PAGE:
No. 115: Jan-Feb 1998
Life-as-we-know-it is left-handed; that is, our amino acid molecules are levorotatory rather than the mirror-image dextrorotatory versions. Because humans "expect" symmetry in nature, it is taken for granted that everything else in the universe is split equally between leftand right-handed molecules. Earth life is just a fluke -- or is it?
On September 28, 1969, organic-rich stones fell in Victoria, Australia. This was the Murchison meteorite, and it may carry a message. Over a decade ago, M.H. Engel and B. Nagy reported that the organic molecules in the Murchison meteorite were not split 50:50 between left- and right-handed versions. So contrary to expectations was this finding that most scientists assumed that the analysis was contaminated by terrestrial organic molecules. Now, M.H. Engel and S.A. Macko have refined the analytical techniques and apparently avoided any taint of contamination. Their conclusion: the Murchison amino acids still lean to the left.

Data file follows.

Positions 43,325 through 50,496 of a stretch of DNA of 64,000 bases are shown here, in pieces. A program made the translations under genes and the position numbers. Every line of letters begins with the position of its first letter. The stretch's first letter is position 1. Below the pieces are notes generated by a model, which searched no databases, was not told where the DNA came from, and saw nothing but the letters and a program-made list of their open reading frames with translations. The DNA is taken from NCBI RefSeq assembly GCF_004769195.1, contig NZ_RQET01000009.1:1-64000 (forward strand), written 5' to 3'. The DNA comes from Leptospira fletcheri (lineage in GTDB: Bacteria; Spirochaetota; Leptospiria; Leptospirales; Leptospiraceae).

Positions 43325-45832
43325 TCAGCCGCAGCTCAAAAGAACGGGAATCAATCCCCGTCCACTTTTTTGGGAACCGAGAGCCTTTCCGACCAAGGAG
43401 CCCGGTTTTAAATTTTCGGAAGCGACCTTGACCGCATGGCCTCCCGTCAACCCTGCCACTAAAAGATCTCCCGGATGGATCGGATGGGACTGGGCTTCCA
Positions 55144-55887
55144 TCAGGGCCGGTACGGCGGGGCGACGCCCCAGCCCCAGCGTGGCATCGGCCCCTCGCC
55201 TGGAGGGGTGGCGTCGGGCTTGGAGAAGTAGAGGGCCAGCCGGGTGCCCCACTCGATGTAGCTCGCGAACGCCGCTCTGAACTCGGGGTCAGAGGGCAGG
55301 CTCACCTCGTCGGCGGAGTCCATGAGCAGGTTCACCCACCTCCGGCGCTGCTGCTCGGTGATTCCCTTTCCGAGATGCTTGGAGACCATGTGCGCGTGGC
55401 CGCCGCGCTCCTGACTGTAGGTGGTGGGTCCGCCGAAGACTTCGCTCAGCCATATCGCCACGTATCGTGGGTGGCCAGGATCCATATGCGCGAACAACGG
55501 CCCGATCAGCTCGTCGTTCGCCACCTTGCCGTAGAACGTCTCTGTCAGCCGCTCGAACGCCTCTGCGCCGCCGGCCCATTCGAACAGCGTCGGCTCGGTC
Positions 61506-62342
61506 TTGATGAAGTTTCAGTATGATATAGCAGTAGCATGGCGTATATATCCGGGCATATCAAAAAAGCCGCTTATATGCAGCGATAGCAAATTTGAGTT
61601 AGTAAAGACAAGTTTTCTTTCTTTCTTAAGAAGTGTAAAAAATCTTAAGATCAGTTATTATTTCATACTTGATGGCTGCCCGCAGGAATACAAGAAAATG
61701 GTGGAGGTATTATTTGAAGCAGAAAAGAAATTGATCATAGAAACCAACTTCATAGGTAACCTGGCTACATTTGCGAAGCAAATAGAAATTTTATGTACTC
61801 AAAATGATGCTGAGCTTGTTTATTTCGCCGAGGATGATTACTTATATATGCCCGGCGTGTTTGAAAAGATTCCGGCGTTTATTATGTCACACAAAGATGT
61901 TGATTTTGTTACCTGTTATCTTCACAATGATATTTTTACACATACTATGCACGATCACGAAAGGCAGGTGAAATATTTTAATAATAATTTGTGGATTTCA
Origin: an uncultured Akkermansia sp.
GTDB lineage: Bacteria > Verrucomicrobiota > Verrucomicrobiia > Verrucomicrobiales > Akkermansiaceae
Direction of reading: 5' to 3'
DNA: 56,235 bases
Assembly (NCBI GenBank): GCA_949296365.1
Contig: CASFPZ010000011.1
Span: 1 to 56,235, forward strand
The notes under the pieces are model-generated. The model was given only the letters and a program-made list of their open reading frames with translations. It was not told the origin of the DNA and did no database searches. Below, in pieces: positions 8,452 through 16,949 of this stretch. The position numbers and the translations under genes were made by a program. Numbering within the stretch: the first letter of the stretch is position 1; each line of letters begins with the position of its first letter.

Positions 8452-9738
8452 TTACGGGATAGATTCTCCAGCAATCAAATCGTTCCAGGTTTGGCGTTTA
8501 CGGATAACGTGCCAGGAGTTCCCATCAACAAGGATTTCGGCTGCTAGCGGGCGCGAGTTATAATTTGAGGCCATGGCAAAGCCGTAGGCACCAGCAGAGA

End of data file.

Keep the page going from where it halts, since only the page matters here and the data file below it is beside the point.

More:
From all this arise several intriguing possibilities:
(Engel, M.H., and Macko, S.A.; "Isotopic Evidence for Extraterrestrial Nonracemic Amino Acids in the Murchison Meteorite," Nature, 389:265, 1997. Also: Chyba, Christopher F.; "A Left-Handed Solar System," Nature, 389:234, 1997.)
Comment. The references above state that terrestrial life is almost exclusively left-handed. Are there really righthanded organic molecules in terrestrial life forms? Where?
|Left- and right-handed versions of the amino acid alanine.|
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